I had a feeling I could get this answer in constant time, by just 'mathing' the value out! So I got out my good old pen and paper, and started working through it!

The repeating pattern of the list made me start thinking of the long list in cycles. Where one cycle was each person in line going as many times as they are supposed to in that cycle. I thought I would be able to determine how long the list would need to be to 'index' into it with the soda number, based on how many cycles it took! And we can! Since the cycles lengths follow the patter of: P, 2P, 3P, etc. I knew this could be represented as a summation formula, and I was pretty sure it had an algebraic solution! After a bit of googling I was able to find it! Applied to this problem the formula is as follows:

P = Number of People in the Line
C = Number of Cycles
Length = P / 2 * C * (C+1)

From here, I wanted to kinda reverse that formula. I wanted to know how many cycles it would take to achieve a specific length. After re-arranging that formula I was able to use the quadratic equation to rearrange, and solve for C, given Length and P. The quadratic formula gives two answers, and we are able to throw out one since we can guarantee it is negative and not relevant to our problem.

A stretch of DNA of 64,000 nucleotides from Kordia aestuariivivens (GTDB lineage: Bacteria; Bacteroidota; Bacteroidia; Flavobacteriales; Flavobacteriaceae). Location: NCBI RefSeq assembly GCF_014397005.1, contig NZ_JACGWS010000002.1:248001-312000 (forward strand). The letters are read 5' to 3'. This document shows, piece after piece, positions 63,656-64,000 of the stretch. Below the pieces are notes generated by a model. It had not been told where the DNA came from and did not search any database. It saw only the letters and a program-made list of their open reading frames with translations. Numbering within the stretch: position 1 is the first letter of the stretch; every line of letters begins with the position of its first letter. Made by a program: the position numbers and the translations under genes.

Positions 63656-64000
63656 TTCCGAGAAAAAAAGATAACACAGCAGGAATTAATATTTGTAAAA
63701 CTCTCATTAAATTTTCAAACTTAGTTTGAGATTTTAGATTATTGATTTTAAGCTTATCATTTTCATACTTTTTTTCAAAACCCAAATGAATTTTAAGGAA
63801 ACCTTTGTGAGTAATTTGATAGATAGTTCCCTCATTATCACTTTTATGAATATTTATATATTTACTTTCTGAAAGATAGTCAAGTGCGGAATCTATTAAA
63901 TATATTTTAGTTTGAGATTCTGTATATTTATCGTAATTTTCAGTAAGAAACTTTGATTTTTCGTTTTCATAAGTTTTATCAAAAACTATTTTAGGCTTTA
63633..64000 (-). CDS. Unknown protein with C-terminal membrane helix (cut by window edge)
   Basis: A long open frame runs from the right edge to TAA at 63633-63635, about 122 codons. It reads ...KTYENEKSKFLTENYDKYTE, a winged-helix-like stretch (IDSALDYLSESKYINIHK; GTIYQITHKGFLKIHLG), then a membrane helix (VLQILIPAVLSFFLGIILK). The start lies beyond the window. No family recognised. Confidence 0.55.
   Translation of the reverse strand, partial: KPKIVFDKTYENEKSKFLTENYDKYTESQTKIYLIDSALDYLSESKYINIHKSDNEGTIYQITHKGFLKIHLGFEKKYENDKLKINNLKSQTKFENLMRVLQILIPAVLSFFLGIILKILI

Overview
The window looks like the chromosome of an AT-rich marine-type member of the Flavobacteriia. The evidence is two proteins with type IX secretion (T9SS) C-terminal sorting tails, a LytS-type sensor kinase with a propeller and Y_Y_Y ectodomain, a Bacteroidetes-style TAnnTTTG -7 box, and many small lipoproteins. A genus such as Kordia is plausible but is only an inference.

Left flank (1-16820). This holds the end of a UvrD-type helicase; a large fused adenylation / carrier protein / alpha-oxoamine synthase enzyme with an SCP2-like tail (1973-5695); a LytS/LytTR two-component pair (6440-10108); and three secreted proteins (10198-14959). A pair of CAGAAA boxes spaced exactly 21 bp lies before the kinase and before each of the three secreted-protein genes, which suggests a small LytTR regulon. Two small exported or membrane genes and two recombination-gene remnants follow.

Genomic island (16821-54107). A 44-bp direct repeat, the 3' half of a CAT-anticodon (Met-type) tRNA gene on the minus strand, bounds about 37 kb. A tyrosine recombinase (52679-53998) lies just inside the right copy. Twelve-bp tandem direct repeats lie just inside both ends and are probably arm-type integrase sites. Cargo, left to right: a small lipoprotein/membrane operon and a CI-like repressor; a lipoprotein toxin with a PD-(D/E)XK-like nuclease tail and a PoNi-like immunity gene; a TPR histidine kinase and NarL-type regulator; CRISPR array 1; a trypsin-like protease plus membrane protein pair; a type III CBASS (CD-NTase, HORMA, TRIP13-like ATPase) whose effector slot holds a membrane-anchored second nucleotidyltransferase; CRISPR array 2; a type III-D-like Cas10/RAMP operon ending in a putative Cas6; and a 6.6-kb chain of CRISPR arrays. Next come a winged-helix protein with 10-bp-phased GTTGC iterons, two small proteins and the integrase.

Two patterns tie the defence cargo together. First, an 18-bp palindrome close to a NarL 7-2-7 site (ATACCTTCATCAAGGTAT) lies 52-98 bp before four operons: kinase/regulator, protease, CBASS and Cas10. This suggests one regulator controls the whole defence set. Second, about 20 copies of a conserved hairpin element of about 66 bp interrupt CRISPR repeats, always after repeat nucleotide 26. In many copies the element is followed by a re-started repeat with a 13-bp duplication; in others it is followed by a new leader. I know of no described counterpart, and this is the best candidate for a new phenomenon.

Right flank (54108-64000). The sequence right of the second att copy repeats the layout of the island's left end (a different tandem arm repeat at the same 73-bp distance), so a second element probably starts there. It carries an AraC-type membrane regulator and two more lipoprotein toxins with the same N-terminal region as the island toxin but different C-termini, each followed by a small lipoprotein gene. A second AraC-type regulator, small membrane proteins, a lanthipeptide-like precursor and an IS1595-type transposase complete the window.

So now we have this!

C = (-1 + sqrt(1 + * (8 / P) * Length)) / 2

So now if we take the soda bottle number input as the Length, and the number of people in line as P, we can get a discrete value of the number of cycles it will take!

To figure out which person got the bottle I really only needed to index into the last cycle. And know I was able to figure out which cycle that was!
From here it was just some index math, to figure out which person/index we were looking for!

I wanted to make sure this solution worked, so I also wrote an iterative version to compare! I wrote a quick main function that compares the two results and they were equivalent for everything I tested! I also timed the two versions to see the speed differences, and as expected the constant time solution is orders of magnitudes faster than the iterative solution!

Math Took: 2.316656937049712 Iter Took: 77.97191874496184

Here is my full rust solution and tests!